Since Bates was alone, Lyle wondered who the “we” referred to. Then he heard a siren and knew reinforcements were on the way. A black-and-white early ’70s Plymouth with “Nostalgia City Security” painted on the door rolled up, followed by two fire engines of the same vintage.
Bates started giving orders, and Lyle walked a few steps away to pick up his yellow cabbie hat that had fallen off. He ran his fingers through his dark, wavy hair and set the cap on the back of his head.
“Think it was an accident?” Lyle asked. “Maybe something slipped.”
“An accident?” Bates said, looking away. “Dunno. Make a report. We’ll handle it.”
Lyle didn’t like his attitude. “What makes you think it wasn’t an accident?”
“Could this be related to the ride someone vandalized? Or the bridge—”
“That’s our business. Not your concern.”
Just walk away, Lyle told himself as he touched the rubber band on his wrist. Leave the make-believe policeman alone. He’s right, not my problem.
Lyle inspected his cab. The rear bumper was twisted and scratched. The mangled advertising sign lay on the pavement and the trunk lid now sported several jagged air holes. Lyle was about to round up his passengers when someone yelled at Bates. A firefighter knelt at the edge of the toppled awning. Lyle ran over to see if he could help. Right away, he knew no one could. A middle-aged man had been standing under the awning when it collapsed.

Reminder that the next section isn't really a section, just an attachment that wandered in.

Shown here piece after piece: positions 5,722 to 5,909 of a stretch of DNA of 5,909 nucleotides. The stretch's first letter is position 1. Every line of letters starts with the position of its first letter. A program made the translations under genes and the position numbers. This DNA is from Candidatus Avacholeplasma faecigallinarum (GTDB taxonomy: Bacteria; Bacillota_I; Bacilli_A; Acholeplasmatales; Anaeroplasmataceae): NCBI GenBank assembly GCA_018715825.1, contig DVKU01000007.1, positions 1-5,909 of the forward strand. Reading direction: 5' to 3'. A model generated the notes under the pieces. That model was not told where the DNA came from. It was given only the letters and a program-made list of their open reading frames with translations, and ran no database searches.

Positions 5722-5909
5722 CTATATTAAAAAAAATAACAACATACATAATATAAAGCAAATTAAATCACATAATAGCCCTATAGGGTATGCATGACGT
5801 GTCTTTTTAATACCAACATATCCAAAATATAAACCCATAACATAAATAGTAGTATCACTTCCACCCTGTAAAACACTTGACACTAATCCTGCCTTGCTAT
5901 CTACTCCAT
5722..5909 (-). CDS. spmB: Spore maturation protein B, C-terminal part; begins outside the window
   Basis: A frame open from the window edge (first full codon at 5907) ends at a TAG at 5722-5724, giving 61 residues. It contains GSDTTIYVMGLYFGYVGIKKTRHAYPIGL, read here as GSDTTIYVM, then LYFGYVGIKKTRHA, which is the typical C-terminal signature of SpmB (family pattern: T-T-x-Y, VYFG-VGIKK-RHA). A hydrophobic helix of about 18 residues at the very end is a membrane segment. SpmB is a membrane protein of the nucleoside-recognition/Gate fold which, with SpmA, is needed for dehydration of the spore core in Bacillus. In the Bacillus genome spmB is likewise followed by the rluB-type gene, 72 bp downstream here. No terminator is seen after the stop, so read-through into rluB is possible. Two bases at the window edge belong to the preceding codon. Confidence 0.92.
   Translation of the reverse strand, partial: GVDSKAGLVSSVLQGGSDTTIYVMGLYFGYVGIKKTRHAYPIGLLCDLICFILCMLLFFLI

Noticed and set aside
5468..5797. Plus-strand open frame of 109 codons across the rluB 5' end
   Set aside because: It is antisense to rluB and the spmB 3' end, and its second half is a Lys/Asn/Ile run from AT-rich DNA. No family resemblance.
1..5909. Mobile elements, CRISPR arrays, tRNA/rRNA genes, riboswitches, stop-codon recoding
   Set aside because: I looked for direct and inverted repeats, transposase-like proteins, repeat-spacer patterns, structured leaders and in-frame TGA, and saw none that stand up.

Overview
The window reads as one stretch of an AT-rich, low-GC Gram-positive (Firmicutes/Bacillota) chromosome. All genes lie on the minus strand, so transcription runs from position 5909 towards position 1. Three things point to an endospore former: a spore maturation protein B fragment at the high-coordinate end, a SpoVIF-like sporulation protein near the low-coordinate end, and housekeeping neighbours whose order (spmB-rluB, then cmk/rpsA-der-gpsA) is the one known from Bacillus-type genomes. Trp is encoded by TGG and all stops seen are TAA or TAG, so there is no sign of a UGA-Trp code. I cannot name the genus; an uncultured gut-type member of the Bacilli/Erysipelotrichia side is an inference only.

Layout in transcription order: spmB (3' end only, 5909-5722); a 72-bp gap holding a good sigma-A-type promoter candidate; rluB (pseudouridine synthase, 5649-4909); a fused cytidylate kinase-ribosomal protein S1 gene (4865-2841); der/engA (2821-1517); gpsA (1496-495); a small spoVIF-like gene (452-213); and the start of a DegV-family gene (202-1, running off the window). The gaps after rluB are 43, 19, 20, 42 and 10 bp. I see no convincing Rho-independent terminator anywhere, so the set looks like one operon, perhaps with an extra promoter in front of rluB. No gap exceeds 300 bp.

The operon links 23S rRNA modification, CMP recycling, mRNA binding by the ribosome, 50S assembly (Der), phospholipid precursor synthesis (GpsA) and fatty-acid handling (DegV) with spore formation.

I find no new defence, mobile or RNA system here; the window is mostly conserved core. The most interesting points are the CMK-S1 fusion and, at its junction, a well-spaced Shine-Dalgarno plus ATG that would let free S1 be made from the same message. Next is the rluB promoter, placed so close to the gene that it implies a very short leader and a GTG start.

“Dead,” the firefighter said.
ABOUT THE AUTHOR
Mark S. Bacon has always been a writer but only recently a mystery novelist. He began his career as a newspaper reporter covering the police beat and general assignments in southern California. After writing for two newspapers, he became a copywriter for Knott’s Berry Farm, the Orange County theme park. His experience as a police reporter and working at a theme park formed the foundation for his first mystery novel, Death in Nostalgia City.
He is the author of several business books, one of which was selected as a best business book of the year by the Library Journal and printed in four languages. He’s written for a variety of newspapers and magazines and most recently was a correspondent for the San Francisco Chronicle.
He is also the author of two collections of mystery flash fiction including Cops, Crooks & Other Stories in 100 Words.
The second book in the Nostalgia City series, Desert Kill Switch, will be published next year and Bacon is at work on the third mystery in the series. He lives with his wife, Anne, in Reno, Nev.
Visit the atuhor’s website: www.baconsmysteries.com